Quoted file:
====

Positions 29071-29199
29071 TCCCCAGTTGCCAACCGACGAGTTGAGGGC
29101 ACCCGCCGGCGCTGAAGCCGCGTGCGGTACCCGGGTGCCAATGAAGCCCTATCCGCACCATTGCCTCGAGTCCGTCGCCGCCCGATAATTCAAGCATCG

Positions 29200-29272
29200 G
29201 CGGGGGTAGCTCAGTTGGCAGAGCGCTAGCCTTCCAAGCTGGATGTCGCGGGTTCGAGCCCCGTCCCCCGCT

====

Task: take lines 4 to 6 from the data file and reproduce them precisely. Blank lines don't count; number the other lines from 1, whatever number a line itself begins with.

Positions 29200-29272
29200 G
29201 CGGGGGTAGCTCAGTTGGCAGAGCGCTAGCCTTCCAAGCTGGATGTCGCGGGTTCGAGCCCCGTCCCCCGCT